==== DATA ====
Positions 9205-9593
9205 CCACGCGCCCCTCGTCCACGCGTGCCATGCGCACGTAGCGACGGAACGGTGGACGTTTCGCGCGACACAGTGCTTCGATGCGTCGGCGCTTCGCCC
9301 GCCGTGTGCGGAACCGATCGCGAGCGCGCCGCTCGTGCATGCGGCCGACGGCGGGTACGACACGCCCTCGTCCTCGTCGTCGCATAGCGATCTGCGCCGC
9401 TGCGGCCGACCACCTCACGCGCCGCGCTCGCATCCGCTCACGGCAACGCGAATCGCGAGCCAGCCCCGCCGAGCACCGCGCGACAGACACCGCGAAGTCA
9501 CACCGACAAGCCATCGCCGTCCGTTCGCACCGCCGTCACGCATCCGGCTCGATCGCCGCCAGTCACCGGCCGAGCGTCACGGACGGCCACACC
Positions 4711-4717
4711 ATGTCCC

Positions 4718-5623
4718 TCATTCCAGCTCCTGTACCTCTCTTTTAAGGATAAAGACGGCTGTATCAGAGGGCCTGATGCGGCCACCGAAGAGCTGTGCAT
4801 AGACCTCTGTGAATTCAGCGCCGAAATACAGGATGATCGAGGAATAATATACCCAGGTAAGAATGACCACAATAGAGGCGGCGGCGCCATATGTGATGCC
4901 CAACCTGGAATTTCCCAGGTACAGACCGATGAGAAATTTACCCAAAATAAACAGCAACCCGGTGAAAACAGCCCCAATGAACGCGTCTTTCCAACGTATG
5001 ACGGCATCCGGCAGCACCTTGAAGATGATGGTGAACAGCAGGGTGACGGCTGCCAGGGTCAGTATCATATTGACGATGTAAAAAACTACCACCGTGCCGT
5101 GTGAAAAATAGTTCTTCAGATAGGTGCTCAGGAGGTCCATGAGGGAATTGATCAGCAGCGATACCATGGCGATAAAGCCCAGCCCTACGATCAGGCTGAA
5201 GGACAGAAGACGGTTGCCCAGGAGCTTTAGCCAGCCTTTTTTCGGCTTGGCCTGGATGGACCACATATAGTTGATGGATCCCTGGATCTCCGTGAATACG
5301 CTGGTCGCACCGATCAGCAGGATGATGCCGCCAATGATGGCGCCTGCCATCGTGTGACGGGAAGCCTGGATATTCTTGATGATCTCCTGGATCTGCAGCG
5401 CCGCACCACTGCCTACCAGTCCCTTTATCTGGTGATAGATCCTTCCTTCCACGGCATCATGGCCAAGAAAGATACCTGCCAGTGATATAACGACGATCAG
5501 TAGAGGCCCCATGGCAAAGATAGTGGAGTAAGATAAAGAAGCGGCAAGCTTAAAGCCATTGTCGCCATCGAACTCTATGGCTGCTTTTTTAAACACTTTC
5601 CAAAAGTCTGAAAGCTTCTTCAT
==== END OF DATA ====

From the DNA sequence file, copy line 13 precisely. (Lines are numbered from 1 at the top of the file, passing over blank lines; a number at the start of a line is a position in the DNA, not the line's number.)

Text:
5101 GTGAAAAATAGTTCTTCAGATAGGTGCTCAGGAGGTCCATGAGGGAATTGATCAGCAGCGATACCATGGCGATAAAGCCCAGCCCTACGATCAGGCTGAA